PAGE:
Female viagra
A drug to address low sexual desire in women has been rejected by the FDA twice beforeGetty Images

At first glance, the statistics don't look good. Around 43% of women in the United States experience sexual dysfunction, compared to 31% of men, according to the women's health equity group Even The Score. Yet of the variety of drugs approved to address the problem, none are aimed at women.

As a result of pressure from the organisation, the Food and Drug Administration (FDA) are considering approving a drug to restore women's libido called flibanserin, 17 years after the first male equivalent was given the green light. Over 60,000 supporters have signed an online petition to approve the drug dubbed "Viagra for women" – but is the FDA really against treating sexual dysfunction, or is the problem that we don't know how to?

Flibanserin was created by a German pharmaceutical company called Boehringer Ingelheim and, like the discovery of Viagra, it was a happy accident. It was originally created as an anti-depressant, decreasing the impact of inhibitors like serotonin and increasing the effects of dopamine, but was found to be a poor treatment.

But while women were being questioned about their trial experiences, a significant number reported an unexpected positive side effect from flibanserin – increased sexual interest and overall, more satisfying sexual experiences than before. Sprout Pharmaceuticals, a North Carolina drugmaker, is now behind the pill. The company says its clinical trials have shown that when placebo is accounted for, women can experience a 37% increase in sexual desire.

But as with all new medications, it is not without its problems. Critics say there is little proof that flibanserin is actually an antidote to hypoactive sexual desire disorder – HSDD – which is characterised by a missing desire for sex. So far, the FDA has not found evidence that the benefits of the drug outweigh the risks.

When the drug was reviewed in 2010, the FDA warned of dizziness, nausea, headaches and fatigue, stating the overall response rate was "not particularly compelling". The FDA advisory panel voted 10 to one that flibanserin was not significantly better than a placebo. And while pills for male sexual dysfunction are taken when needed, flibanserin is to be taken every day and will impact the central nervous system, which some say necessitates further long-term testing.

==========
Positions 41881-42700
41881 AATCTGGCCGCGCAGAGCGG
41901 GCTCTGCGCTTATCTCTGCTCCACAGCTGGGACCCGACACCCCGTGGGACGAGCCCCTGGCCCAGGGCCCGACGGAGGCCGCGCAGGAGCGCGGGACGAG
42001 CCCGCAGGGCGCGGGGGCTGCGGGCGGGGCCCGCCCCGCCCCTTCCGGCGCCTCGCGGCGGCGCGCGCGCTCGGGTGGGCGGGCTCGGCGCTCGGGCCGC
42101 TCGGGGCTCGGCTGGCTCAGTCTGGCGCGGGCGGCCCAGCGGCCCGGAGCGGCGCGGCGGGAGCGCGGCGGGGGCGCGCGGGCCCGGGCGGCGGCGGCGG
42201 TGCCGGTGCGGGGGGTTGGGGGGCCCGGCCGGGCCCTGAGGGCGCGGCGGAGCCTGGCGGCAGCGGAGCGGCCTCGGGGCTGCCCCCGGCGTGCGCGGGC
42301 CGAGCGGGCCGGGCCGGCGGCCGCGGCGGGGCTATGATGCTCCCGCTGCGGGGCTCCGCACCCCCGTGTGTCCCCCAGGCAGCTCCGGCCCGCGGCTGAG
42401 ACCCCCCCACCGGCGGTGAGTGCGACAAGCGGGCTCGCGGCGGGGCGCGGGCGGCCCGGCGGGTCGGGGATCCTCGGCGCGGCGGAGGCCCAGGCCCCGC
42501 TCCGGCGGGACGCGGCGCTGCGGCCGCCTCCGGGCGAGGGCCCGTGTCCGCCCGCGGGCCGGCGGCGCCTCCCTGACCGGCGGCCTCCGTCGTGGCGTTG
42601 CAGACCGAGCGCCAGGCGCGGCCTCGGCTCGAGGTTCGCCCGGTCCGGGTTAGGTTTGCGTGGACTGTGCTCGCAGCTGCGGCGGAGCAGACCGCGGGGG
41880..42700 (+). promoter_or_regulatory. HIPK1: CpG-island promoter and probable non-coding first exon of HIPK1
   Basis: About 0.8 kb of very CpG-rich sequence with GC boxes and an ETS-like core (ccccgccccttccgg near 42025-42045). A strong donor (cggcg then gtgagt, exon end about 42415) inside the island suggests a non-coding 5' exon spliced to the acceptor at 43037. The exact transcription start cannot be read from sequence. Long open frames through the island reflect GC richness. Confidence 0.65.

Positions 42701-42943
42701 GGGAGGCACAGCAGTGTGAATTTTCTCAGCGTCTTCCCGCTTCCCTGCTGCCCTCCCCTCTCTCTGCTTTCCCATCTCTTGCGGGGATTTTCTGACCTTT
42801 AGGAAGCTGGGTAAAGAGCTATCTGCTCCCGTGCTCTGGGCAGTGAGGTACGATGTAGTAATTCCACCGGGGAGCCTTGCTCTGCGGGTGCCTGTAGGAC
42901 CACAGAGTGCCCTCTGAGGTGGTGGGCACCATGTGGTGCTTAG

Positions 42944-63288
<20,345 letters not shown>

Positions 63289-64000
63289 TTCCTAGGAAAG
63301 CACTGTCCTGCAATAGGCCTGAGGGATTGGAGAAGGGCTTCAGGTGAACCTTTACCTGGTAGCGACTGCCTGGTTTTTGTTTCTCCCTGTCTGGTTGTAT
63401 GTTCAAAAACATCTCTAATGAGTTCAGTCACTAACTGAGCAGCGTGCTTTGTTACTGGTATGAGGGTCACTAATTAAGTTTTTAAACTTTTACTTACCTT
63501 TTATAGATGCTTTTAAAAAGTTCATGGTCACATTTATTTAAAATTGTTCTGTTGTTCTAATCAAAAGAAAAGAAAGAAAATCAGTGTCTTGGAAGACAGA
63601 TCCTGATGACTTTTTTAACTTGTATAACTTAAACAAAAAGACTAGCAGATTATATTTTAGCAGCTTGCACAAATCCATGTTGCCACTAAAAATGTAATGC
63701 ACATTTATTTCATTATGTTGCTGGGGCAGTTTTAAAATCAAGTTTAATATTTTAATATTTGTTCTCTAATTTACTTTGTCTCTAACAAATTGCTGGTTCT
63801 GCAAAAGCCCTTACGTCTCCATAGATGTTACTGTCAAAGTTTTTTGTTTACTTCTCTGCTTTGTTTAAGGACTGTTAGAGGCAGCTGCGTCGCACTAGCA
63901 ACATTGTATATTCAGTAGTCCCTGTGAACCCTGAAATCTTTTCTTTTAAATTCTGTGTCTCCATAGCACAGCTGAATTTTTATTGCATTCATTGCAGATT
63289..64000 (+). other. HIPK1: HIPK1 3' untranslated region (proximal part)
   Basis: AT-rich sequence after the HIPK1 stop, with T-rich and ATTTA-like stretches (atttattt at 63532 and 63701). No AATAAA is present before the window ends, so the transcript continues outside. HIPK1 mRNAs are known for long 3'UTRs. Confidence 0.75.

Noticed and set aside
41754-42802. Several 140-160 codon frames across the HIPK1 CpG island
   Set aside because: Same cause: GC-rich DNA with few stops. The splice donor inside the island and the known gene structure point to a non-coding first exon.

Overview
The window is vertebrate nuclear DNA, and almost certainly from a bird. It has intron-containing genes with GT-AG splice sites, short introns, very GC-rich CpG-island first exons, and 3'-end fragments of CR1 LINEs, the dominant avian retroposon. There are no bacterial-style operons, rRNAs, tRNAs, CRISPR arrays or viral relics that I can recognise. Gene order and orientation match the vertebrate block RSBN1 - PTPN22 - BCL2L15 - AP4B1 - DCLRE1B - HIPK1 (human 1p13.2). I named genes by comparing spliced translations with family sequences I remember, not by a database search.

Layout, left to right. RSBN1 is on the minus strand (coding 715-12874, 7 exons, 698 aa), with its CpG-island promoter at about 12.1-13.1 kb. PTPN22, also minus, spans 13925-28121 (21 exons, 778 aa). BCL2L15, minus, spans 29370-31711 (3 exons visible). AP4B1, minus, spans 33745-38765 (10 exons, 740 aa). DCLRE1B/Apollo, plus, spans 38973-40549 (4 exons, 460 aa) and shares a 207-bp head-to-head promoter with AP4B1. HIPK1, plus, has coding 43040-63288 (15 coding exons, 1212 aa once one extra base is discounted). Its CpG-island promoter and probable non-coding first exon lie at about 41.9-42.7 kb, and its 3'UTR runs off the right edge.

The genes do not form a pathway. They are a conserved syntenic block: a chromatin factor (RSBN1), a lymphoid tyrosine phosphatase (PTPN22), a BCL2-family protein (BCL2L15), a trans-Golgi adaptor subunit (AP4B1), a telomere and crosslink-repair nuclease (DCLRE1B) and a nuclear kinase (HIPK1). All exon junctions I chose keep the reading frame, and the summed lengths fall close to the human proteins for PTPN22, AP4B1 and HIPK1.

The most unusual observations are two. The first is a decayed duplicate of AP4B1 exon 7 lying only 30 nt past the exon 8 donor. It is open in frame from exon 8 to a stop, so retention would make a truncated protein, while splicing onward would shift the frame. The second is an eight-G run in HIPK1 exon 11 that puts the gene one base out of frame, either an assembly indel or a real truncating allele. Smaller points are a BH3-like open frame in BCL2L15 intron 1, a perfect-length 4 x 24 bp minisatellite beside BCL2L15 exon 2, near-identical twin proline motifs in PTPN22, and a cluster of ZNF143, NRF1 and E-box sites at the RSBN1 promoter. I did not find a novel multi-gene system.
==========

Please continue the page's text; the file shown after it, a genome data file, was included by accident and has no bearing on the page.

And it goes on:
Viagra
Flibanserin, like Viagra, was discovered by accidentGetty Images

But Susan Scanlan, chairwoman of Even The Score, has pointed out that Viagra can have various serious side effects and the reason the FDA has not approved flibanserin is evidence of their discomfort with women taking control over their sexuality. "The implication is that men can be trusted to make a rational decision of risk versus reward and women can't," she said.

Even The Score states there are 26 drugs marketed for the treatment of male sexual dysfunctions, but none for women. But the number is somewhat distorted − the majority of the drugs to treat male sexual dysfunction are different formulations of testosterone, but none are specifically approved to treat low sexual desire (although it can be a symptom of testosterone deficiency).

Some say the disagreement over whether flibanserin should be approved should – as with all medications – comes down to whether they are safe or not, rather than focusing on the sociological impacts of pushing forward a "women's Viagra". Supporters of the FDA's stance say the pressure put on the organisation regarding the lack of treatment for women is a strategy to sway the administration into overlooking potential risks associated with the drug.

"It's not sexist for the FDA not to approve a drug that it doesn't believe is effective or safe," Dr Adriane Fugh-Berman, an associate professor at Georgetown University Medical Center and the director of PharmedOut programme, told Science 2.0. "It's a classic marketing technique to first create a problem and then sell the solution, and that's what's going on here."

Part of the problem of treating HSDD in women is that the causes are still subject to debate. In men, the problem is partly biological: the most common sexual problem reported is erectile dysfunction, mainly a mechanical matter of blood flow to the penis that can be improved with Viagra.

Yet a lack of desire in women can, according to some experts, be attributed to biology and brain chemistry – but psychological reasons also underpin low sexual desire, such as stress or a lack of communication with a partner. Societal problems of inequality are also to blame, in part, because sex is frequently built upon masculine desires. With this complex combination of factors in mind, it is difficult to solve the problem of HSDD with just one small, pink pill.

The FDA has recognised female sexual dysfunction as one of its 20 priority areas of unmet medical need, and it is certainly a problem that needs to be addressed. There is one thing both sides agree on, however: finding an effective drug to treat female sexual dysfunction is difficult.